Put simply, patriarchy is contingent on subverting the human capacity to repair relationship: its hierarchy is premised on a loss of relationship and thereby on a sacrifice of love.
In producing their book Why Does Patriarchy Persist Carol Gilligan and Naomi Snider doggedly pursued the mystery of why our patriarchal ways of living and relating endure with such tenacity when they keep producing results we do not want. It is a personal account of three discoveries which, theoretically if not politically, can change the game of deep social change. They tell how they jointly came to understand:
- how our patriarchal culture is grounded in a complex psychological dynamic involving protest, failure, detachment, and disconnection as a protective strategy against relational loss;
- how this individual psychological dynamic is culturally turned into a brilliantly precise mechanism that enables patriarchy to persist in spite of our long and intense opposition to it; and
- how our innate drive for connection provides a path out of patriarchy because it holds the power to repair broken connections within and between us.
Their book is one of professional research, but it is not the usual “academic” product. Rather, it coherently presents their penetrating reflections on their own personal experience and Gilligan’s years of experiential research with boys, girls, men, and women. Their reflection and research reveal how the breakdown of healthy human development gradually embeds us in patriarchy’s dysfunctional gender roles and codes of masculine honor and feminine goodness.
They fully recognize the systemic dimensions of this dynamic throughout our social and political structures. However, theirs was a psychological search: to find out what they could about the processes involved in embedding patriarchal patterns of living and relating in our minds, hearts, and nervous system.
They came away with gold.
Connection, Loss, and Patriarchy
During their work on the book the authors returned time and again to Edward Tronick’s short video of a “still-face experiment”. I did too in course of my reading and writing this review. It’s like a homepage for their explorations. Without watching it—it’s two minutes long—you will struggle to understand both my review and their book. In it a baby demonstrates, almost with purity, how our drive for connection is hardwired into our biocultural nature, and how vulnerable we are to its disruption. Without watching the video you will also have a difficult time appreciating how they gently lay open the human heart to understand why and how it is so conflicted within itself—that is, your heart and mine. So take the few minutes now to watch this powerful presentation of human connectivity and vulnerability:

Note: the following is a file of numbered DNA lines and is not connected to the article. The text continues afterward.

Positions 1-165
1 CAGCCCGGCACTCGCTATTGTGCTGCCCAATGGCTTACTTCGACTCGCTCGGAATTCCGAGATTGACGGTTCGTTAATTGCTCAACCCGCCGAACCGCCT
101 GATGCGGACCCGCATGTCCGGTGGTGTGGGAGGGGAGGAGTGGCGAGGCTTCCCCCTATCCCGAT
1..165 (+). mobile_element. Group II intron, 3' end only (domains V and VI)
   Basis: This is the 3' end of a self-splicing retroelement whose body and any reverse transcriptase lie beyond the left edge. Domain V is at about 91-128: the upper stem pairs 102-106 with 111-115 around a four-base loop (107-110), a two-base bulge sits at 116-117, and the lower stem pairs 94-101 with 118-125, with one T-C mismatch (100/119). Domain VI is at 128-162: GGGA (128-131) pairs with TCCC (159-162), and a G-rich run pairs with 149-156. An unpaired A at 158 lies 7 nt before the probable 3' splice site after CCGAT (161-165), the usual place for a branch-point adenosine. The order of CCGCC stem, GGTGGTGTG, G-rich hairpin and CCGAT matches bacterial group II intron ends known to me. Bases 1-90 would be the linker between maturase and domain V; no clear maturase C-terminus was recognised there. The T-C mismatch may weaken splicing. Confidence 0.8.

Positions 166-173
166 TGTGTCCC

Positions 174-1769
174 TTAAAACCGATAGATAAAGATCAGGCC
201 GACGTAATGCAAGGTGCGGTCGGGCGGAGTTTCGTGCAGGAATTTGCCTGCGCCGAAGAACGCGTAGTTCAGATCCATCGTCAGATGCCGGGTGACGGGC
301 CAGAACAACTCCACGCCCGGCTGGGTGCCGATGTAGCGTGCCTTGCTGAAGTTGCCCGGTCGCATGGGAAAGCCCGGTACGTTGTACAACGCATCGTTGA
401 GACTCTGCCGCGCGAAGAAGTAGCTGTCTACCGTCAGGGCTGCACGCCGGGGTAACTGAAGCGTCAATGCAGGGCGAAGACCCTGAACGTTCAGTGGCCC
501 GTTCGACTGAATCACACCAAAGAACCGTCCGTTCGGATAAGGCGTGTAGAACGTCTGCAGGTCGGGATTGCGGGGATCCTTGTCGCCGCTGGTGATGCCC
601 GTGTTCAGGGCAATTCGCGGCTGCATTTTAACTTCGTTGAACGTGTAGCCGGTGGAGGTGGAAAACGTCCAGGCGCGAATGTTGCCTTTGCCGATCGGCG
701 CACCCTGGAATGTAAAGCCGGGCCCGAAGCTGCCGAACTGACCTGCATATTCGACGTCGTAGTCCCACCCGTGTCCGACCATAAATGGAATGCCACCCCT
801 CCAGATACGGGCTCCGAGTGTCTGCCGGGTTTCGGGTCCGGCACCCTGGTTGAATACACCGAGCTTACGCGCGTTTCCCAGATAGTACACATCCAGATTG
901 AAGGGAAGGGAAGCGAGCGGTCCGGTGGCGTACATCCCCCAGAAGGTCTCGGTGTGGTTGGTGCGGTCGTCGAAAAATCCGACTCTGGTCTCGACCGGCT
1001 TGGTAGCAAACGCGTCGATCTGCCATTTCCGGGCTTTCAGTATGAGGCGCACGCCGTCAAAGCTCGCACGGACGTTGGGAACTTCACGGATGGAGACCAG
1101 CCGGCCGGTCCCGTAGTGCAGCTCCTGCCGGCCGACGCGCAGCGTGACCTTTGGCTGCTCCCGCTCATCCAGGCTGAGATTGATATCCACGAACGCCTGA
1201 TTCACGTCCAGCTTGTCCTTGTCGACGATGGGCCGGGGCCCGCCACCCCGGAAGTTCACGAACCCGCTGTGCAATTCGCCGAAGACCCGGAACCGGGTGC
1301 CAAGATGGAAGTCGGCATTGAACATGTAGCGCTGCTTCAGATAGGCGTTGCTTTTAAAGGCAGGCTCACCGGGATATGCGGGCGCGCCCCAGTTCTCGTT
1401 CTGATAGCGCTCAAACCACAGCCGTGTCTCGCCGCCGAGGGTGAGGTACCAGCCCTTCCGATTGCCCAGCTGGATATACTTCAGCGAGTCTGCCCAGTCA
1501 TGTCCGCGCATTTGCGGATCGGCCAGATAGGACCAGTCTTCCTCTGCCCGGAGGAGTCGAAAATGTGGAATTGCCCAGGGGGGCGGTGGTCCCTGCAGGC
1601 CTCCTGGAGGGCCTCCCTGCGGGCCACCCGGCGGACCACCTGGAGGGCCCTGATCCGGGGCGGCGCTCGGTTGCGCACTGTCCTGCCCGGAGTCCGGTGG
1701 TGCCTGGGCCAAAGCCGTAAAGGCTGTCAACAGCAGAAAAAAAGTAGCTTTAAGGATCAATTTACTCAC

In the video we see the power and beauty of connecting, then its loss and Maggie’s (the baby) intense reaction to that loss, and finally the connection restored in all its power and joy. Its message is clear: we must connect with other humans. Must! Just as much as we must breathe and eat. We cannot not do this. This comes through at the very beginning of the video with all its joy. It is what our bodies are hardwired to do. At the same time loss is inevitable, and some can become intolerable. Imagine the consequences of the loss of air or food, and how we would do whatever to avoid that kind of deprivation. But loss of connection? It doesn’t kill right away. Rather, it shrivels up possibilities for a full life as our memories keep whispering how much loss hurts.
The human heart in conflict with itself is the story of our coping poorly with the intense pain of the loss of deep connection. And it is clear that when Maggie is in the pleasure of connecting, she is in the same vulnerability as she is in her loss. The awesome power and the awful risk of being in our vulnerability described by Brené Brown in her TED talk, “The Power of Vulnerability.” Our lives are the struggle to manage this polarity. To the extent that we do this it can generate democracy; doing it badly generates patriarchy. Gilligan and Snider lay out the psychology of how both options play out.
They recognize it will be a reach for many of us to see the connection they are making between the personal and the political, and they speak directly to this:
To lay the groundwork for what follows, we start with the evidence that, despite claims to the contrary, patriarchy is in fact not natural to us as humans. By nature, we are relational beings, born with a voice—the ability to communicate our experience—and with the desire to engage responsively with others.
With this observation, traditional explanations as to why patriarchy persists, which focus solely on the advantages of status, wealth, and power, become suspect. If the desire for domination is not in fact natural, or at the very least conflicts with our natural relationality, why do we sacrifice the pleasures and benefits of human connection for the material advantages and the sense of superiority that come with social status and power? The question becomes even more complex once we recognize that a system of domination doesn’t necessarily nullify or override what are basic human capacities. In fact our relational abilities (empathy, mind-reading, and cooperation) carry with them the power to override hierarchy. History is replete with examples… [Why Does Patriarchy Persist? Kindle Edition. Location, 185-87; 193-98.]
So how tight is this connection between patriarchy and loss? Nothing less than profound: